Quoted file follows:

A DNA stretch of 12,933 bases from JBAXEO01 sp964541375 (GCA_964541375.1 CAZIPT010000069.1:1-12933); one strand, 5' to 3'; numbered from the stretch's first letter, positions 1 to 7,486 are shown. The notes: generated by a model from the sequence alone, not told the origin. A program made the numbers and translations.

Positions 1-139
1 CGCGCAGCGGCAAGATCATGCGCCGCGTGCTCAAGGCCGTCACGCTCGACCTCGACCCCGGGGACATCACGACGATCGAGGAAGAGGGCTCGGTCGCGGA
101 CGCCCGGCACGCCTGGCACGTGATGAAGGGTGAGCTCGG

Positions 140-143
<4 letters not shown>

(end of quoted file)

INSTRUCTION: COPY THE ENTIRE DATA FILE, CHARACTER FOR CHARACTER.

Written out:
A DNA stretch of 12,933 bases from JBAXEO01 sp964541375 (GCA_964541375.1 CAZIPT010000069.1:1-12933); one strand, 5' to 3'; numbered from the stretch's first letter, positions 1 to 7,486 are shown. The notes: generated by a model from the sequence alone, not told the origin. A program made the numbers and translations.

Positions 1-139
1 CGCGCAGCGGCAAGATCATGCGCCGCGTGCTCAAGGCCGTCACGCTCGACCTCGACCCCGGGGACATCACGACGATCGAGGAAGAGGGCTCGGTCGCGGA
101 CGCCCGGCACGCCTGGCACGTGATGAAGGGTGAGCTCGG

Positions 140-143
<4 letters not shown>